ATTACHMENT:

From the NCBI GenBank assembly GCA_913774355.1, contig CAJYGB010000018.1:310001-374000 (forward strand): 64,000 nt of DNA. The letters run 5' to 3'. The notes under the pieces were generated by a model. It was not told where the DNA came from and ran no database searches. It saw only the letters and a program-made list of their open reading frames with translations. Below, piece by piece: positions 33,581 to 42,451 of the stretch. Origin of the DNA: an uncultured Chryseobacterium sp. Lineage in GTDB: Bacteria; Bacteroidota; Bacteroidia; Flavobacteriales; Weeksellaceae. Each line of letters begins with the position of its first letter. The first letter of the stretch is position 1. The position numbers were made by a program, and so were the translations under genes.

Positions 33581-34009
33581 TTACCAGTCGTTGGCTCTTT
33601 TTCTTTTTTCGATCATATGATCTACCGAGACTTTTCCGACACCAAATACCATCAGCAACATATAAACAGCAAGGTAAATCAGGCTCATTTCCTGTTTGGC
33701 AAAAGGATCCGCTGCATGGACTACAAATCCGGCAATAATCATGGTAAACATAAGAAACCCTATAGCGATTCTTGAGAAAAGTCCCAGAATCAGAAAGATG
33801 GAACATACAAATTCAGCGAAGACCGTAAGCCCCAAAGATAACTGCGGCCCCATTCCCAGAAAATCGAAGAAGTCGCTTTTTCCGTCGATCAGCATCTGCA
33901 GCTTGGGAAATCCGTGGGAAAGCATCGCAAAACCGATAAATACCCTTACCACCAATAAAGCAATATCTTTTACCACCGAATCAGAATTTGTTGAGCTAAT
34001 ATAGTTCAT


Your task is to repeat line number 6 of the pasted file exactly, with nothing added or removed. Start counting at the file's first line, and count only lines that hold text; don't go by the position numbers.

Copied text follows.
33801 GAACATACAAATTCAGCGAAGACCGTAAGCCCCAAAGATAACTGCGGCCCCATTCCCAGAAAATCGAAGAAGTCGCTTTTTCCGTCGATCAGCATCTGCA